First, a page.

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Book World: The artist through the eyes of others in J.M. Coetzee's 'Summertime'

By Marie Arana
Washington Post Staff Writer
Friday, January 8, 2010; C03

SUMMERTIME

By J.M. Coetzee

Viking. 266 pp. $25.95

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Few writers are as puzzling as John Maxwell Coetzee. His works are, in turns, brilliant and brittle; his stories, as wise as they are maddeningly self-absorbed. If he is the most cerebral of South African novelists, he is also the most visceral. When he speaks -- if he speaks at all -- it is in infuriating riddles. And yet, despite those contradictions -- despite the critics who see his achievements as decidedly suspect -- he has managed to produce masterworks of post-colonial literature that have earned him considerable praise: two Bookers, a Jerusalem Prize, the coveted Nobel. Now, with his new novel, "Summertime," we learn that no one finds that approval more suspect than Coetzee himself.

The novel is part confessional, part tease, a wholly trumped-up story in which a callow biographer sets out to get the true goods on the novelist. The result is an uneven patchwork of notes and interviews in which informants produce damning evidence that John Coetzee is less master than human fiasco, less hero than inarticulate brute.

It's not the first time Coetzee has written himself into a story. His fictionalized memoir, "Boyhood," anchored his coming of age in the heyday of apartheid; "Youth" followed him into awkward young manhood in '60s London. Many of Coetzee's novels, too, are inspired by real life: The harrowing scenes in "Age of Iron," for instance, were an eerie mirror on his ex-wife's struggle with cancer; the haunting portrait of the ruined professor in "Disgrace" was informed by thorny experience at the University of Cape Town; the heartbroken father in "The Master of Petersburg" reflected his own anguish at the loss of his son.

In "Summertime," we see Coetzee's life refracted through the memories of five people who knew him in the early 1970s, just before the release of his first novel, "Dusklands." The man whom these fleeting acquaintances recall is not impressive or appealing. He lives with his old, widowed father in a suburb of Cape Town, tries to shore up their dilapidated cottage with his own meager labors and works when he can as a teacher.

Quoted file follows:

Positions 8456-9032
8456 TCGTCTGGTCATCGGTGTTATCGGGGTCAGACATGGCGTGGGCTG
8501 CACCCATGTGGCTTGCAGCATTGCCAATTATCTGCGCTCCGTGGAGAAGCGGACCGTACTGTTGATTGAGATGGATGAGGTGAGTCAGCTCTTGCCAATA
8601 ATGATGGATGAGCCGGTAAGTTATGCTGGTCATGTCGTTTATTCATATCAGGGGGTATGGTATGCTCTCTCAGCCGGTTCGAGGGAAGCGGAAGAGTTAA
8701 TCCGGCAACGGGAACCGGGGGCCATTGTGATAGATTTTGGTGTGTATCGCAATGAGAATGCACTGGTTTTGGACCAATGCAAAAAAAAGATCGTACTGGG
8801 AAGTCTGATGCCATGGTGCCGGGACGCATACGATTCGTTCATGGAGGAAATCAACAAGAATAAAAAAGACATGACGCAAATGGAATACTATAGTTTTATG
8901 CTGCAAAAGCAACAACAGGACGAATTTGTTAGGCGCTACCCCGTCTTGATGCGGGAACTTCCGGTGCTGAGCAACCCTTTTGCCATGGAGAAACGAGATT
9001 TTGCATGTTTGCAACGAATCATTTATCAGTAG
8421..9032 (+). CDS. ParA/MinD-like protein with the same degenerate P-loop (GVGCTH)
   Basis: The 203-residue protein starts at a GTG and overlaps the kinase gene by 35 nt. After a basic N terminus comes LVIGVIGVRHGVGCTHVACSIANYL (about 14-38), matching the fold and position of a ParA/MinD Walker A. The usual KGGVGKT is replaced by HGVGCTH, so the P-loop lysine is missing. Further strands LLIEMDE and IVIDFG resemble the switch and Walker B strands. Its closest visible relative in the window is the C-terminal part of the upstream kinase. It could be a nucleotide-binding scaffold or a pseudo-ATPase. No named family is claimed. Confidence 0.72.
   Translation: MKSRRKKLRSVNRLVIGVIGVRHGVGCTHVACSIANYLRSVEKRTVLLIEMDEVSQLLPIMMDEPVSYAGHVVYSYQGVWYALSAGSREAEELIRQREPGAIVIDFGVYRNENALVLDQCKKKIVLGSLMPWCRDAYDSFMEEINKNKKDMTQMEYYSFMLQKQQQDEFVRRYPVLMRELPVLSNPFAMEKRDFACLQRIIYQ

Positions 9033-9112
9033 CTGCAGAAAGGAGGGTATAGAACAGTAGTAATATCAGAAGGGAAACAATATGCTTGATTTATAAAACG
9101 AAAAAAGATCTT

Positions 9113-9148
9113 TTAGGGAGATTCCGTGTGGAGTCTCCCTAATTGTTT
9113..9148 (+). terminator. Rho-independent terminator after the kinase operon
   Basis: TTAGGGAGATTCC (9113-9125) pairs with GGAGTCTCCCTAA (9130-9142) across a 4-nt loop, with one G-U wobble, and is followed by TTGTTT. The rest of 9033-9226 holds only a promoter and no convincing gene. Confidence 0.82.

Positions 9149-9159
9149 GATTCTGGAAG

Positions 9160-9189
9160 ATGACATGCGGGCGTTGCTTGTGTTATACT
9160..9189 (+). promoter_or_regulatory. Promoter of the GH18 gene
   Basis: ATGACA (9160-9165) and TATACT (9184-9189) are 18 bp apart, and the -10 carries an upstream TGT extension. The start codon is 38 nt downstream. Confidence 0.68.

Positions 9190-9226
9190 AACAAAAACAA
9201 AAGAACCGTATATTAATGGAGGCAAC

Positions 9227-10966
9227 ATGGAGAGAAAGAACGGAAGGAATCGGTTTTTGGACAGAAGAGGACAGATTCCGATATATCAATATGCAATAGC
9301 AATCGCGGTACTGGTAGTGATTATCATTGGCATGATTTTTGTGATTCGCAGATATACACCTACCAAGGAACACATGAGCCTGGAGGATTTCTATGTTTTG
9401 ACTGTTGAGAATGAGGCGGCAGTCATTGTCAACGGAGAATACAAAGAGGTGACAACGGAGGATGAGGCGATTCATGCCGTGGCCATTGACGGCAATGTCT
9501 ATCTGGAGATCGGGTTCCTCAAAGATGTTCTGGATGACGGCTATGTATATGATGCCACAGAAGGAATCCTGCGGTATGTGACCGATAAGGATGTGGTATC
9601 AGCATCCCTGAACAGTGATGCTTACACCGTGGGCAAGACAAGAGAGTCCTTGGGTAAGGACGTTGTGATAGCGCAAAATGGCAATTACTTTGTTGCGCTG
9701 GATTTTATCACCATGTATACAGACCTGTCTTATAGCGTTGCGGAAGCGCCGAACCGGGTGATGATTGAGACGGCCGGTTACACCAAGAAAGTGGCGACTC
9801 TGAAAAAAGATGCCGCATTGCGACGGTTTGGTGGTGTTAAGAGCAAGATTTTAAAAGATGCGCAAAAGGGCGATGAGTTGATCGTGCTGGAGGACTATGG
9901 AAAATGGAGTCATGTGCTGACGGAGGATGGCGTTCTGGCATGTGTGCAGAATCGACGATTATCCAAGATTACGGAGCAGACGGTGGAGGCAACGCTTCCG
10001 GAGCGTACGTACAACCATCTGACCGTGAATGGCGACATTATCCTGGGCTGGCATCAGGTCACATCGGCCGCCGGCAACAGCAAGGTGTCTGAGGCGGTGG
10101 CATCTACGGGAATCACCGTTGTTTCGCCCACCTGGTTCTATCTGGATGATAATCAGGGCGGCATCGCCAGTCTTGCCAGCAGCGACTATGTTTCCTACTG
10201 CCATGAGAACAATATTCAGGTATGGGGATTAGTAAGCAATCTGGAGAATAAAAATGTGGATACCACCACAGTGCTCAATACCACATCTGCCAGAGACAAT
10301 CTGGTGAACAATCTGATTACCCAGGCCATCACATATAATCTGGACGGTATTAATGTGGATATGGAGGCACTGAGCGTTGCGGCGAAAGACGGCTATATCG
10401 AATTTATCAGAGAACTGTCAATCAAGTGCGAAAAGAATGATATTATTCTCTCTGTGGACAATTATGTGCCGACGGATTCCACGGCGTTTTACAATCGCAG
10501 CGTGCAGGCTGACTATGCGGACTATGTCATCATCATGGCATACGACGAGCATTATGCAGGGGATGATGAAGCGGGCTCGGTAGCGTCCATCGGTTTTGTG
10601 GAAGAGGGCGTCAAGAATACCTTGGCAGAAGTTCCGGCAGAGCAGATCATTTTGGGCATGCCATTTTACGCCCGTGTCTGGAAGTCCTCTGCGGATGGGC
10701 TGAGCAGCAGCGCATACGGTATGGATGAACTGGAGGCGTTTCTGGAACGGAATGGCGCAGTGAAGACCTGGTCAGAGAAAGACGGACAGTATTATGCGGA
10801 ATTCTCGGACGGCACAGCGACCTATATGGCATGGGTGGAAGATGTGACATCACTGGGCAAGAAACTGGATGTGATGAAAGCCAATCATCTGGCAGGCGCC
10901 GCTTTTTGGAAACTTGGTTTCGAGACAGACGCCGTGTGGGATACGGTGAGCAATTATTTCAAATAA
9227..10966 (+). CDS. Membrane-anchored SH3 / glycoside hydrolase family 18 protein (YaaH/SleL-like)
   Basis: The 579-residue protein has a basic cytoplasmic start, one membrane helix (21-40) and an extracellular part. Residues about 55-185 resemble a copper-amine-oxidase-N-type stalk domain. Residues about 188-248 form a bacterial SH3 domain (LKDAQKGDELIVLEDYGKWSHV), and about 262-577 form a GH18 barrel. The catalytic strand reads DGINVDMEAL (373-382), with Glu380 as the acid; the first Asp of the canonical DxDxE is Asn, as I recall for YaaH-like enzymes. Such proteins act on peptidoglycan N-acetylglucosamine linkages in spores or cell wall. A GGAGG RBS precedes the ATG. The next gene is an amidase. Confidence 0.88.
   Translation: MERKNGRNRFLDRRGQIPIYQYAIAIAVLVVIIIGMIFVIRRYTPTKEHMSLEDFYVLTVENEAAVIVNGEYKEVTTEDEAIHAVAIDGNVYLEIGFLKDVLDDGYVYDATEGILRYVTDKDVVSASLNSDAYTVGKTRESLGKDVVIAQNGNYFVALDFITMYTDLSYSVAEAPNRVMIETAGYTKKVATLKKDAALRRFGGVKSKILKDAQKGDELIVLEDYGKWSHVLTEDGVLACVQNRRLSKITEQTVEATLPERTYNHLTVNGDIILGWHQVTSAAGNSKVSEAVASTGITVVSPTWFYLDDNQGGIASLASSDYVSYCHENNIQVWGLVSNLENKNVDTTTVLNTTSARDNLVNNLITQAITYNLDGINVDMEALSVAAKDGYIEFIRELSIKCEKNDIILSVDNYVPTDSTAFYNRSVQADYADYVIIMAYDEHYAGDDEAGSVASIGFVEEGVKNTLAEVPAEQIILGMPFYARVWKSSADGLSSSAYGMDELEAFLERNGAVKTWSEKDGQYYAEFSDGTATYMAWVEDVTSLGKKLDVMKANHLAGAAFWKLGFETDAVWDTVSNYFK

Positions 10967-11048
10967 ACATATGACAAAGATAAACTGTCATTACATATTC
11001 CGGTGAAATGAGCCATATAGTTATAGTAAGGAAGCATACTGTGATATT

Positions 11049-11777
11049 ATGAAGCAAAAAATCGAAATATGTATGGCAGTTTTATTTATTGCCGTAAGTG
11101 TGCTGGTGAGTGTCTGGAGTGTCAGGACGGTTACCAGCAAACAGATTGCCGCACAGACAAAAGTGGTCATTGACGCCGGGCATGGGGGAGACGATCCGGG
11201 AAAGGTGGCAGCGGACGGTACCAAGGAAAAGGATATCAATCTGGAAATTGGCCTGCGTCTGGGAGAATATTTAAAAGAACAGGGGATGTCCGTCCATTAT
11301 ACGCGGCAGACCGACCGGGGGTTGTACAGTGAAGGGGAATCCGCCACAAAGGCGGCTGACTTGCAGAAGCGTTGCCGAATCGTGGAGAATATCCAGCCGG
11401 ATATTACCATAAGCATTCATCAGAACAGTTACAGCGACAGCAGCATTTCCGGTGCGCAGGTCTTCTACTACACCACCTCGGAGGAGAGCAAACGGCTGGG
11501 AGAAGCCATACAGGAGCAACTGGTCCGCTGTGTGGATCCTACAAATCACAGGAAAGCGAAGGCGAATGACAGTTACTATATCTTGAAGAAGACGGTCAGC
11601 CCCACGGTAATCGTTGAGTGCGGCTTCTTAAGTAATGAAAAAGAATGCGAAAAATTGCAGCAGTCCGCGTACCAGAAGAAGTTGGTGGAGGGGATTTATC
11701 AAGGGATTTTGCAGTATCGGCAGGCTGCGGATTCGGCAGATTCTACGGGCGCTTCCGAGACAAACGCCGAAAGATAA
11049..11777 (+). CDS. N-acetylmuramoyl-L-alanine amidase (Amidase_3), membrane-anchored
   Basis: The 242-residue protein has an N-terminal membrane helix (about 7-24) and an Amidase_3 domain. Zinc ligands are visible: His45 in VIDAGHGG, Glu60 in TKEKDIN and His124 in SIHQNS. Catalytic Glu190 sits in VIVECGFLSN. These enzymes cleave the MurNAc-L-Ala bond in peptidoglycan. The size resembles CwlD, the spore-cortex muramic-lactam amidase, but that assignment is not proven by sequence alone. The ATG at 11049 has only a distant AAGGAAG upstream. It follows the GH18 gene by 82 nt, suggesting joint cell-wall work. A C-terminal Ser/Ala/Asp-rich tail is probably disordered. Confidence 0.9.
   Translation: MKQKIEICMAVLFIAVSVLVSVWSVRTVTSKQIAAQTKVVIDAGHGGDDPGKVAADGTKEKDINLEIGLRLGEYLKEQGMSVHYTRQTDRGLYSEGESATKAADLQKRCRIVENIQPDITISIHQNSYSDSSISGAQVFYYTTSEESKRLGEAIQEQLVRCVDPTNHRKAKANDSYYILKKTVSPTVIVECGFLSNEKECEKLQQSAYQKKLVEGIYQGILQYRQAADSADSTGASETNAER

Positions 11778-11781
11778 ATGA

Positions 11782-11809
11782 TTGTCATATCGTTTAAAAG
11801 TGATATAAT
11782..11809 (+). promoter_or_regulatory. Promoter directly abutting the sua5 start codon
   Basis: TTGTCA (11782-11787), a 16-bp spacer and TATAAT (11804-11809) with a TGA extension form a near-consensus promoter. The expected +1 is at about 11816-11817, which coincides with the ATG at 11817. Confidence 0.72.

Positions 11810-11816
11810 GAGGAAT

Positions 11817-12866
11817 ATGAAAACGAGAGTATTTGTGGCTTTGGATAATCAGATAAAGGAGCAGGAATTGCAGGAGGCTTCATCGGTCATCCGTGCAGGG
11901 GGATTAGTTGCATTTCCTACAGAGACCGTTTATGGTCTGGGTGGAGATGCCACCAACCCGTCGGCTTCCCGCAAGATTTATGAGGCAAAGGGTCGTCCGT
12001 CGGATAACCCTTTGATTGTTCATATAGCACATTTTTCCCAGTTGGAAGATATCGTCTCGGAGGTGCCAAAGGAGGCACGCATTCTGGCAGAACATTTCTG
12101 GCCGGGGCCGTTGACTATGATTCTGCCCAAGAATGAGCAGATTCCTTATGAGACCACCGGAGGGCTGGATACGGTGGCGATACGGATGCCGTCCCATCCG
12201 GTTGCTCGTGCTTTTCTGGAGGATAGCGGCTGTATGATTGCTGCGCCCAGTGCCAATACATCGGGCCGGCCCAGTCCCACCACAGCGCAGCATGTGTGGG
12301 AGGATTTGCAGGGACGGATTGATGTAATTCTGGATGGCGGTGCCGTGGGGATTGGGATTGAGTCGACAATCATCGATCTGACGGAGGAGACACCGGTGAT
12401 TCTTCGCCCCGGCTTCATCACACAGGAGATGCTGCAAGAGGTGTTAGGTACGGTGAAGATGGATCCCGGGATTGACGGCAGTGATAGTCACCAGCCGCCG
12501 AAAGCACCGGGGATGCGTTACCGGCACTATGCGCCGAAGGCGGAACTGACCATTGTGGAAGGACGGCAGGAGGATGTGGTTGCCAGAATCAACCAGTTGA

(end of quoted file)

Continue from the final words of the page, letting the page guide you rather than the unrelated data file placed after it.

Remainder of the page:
"He was not what most people would call attractive," says his former lover Julia. "He looked out of place, like a bird, one of those flightless birds; or like an abstracted scientist who had wandered by mistake out of his laboratory. There was an air of seediness about him too, an air of failure." That apparent weakness doesn't stop Julia from crawling into bed with him, though. For the next few months, they engage in a liaison she sees as fitting retribution for her husband's flagrant infidelities. But when Coetzee asks her to make love in time to a Schubert piece, she realizes how truly weird and willful he can be. In the end, her skinny prince is a mere frog, "not fully human."

Coetzee's weirdness plays out in other ways. Margot, his married cousin, recounts that he claimed to know something about cars, drove her out into the glacial wilderness, and then stranded them on a secluded road, where they were forced to spend the night, trying to warm themselves with little more than their own body heat. It's vivid confirmation of everything Margot has ever felt about Coetzee men; they are spineless, "slap gat: a rectum, an anus, over which one has less than complete control."